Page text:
In a series of bitter political battles, he challenged his own party, pulled it from the brink of extinction and led it to victory in the 2001 Upper House elections.
Koizumi served as Prime Minister of Japan and Chairman of the LDP from 2001 to 2006. He retired from politics in 2009 and remains the sixth longest-serving prime minister in Japanese history.
The unity coalition of Marcos Jr.
It was generally assumed or hoped by many Filipinos that Marcos would run for president in the elections scheduled for May 9, 2022.
When he finally announced his candidacy in October 2021, public reaction was initially lukewarm, even among those who wanted him to run. Many feared that he was too laid back as a political leader. Many couldn’t understand how ignorant Maria Leonor “Leni” Robredo could have beaten him in the 2016 vice-presidential poll, and how the late former president Benigno Simeon “Noynoy” Aquino 3rd openly cheated him out of victory. , as he cowered against the victor. outgoing President Rodrigo Duterte.
In the 2022 election, there were fears that BBM did not have the fire in its stomach to mount a successful campaign for the presidency. They wondered if he could put together a campaign team and campaign organization that could prevail in a hotly contested election fight.
BBM found the answer in the reform policy strategy it chose as its main campaign message.
He rejected the negative campaign policy against political rivals, in favor of a policy of civility and finding common ground.
He studied the political landscape and concluded that there was no political party that could effectively carry him as its standard bearer, and effectively resist the insults and hysteria from the enemies of the Yellows and Marcos.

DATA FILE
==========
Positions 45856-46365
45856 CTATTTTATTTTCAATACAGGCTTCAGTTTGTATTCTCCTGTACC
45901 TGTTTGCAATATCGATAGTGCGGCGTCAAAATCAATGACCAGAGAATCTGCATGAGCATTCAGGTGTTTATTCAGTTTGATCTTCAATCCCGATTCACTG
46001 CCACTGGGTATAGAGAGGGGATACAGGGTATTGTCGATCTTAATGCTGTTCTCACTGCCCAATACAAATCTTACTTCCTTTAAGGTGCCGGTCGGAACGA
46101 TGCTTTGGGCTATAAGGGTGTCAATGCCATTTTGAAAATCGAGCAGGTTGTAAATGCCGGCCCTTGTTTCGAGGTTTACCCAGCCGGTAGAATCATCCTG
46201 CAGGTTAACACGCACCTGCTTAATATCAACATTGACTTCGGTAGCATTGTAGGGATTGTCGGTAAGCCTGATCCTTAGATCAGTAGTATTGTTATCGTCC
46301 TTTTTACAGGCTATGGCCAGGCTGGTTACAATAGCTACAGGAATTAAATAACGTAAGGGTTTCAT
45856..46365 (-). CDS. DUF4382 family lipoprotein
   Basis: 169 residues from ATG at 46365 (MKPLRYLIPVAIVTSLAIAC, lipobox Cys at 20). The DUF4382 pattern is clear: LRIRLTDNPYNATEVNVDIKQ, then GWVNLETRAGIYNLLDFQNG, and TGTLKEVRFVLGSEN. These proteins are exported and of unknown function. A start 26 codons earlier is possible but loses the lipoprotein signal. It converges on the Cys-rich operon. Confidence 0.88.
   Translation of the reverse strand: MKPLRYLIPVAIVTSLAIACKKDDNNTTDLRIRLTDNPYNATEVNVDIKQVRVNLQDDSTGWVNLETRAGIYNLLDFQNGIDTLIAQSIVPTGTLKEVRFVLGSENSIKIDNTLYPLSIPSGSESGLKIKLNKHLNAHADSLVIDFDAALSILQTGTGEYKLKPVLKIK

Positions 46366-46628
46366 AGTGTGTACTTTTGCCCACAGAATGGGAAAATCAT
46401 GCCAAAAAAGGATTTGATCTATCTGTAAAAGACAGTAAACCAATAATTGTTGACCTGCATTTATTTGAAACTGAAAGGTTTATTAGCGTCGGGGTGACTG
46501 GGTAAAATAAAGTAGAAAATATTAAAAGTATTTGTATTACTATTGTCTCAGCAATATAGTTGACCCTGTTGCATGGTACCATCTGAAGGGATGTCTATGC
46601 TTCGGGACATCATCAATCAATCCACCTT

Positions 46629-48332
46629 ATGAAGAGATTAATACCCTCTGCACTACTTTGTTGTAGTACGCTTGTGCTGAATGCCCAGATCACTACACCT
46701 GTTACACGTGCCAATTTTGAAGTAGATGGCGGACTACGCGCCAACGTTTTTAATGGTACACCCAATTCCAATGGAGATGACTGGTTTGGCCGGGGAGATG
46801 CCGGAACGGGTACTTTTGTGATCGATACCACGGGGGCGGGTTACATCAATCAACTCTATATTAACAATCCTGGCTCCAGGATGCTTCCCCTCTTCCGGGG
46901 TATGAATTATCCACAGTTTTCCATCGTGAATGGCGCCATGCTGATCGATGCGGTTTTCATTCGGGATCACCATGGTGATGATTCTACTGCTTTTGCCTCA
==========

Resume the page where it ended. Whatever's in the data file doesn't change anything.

He chose to forge a new type of political coalition built around core Philippine values and traditions. He put his faith in an alliance that would transcend political parties, geographical divisions, attract support from all socio-economic classes and various ethnic and religious groups, appeal to all generations and all genders of voters.
Marcos summed up his campaign message in one word, “Unity.” He knew his potential as he tested it during his previous vice-presidential campaign in 2016.
As the Liberals and rival candidates clung to a negative campaign strategy, Marcos rejected any tactics of smearing his opponents and questioning their integrity or merit. He held firmly to the consistency and power of his message, and hoped that his character and personality would do the rest when meeting face-to-face with voters.
When BBM stood before the nation as a candidate, he was able to plausibly present a vision and program of government that the people could believe in. You could believe him when he promised to lead an administration that would seek well-being and well-being. of all, and the certain stability and security of the nation.
The authenticity of this message is what drew huge crowds to his campaign rallies and motorcades.
Public opinion pollsters correctly read the public pulse when they reported that the response from the voting public to Bongbong was electric and unprecedented. Pulse Asia, the country’s leading pollster, said it had never seen in all its years of polling such a declarative and unwavering majority in favor of a single candidate.
Marcos built it all from the recognition he couldn’t win by rooting his candidacy on Filipino politics as usual.
He refused to take the decadent and weak party system for granted.
He dismissed the idea of working patiently with mainstream mainstream media. Instead, he treated social media and the internet as a formidable new force in national politics, which he could nurture as his own media network for his campaign,
In short, Marcos became more than just a candidate for change, but a transformative or transformational leader, to use the term of political scientist James Macgregor Burns.
Echo of Churchill
This will incense Marcos’ enemies. In a way, too, BBM’s rise to the limelight echoes the topsy-turvy history of Winston Churchill.
It took over 30 years for Winston to find his way back to the top of British politics.
It took Marcos 36 years of life in exile and many years of toil in the desert to find his way to the Philippine presidency.
When appendicitis kept Churchill from appearing in public during the 1922 campaign, he lamented that he was “without office, without seat, without party and without appendage”.
Amid peacetime frustration, Churchill became a transformational leader in the demanding challenge of World War II, arguably one of the greatest.
Marcos discovered hidden reserves of character and rays of insight in the 2022 election and in the heartbreaking crisis wrought by the coronavirus pandemic on nations and economies. Here he found his moment.
Marcos steps out of his father’s shadow to claim his turn to lead our people and our country.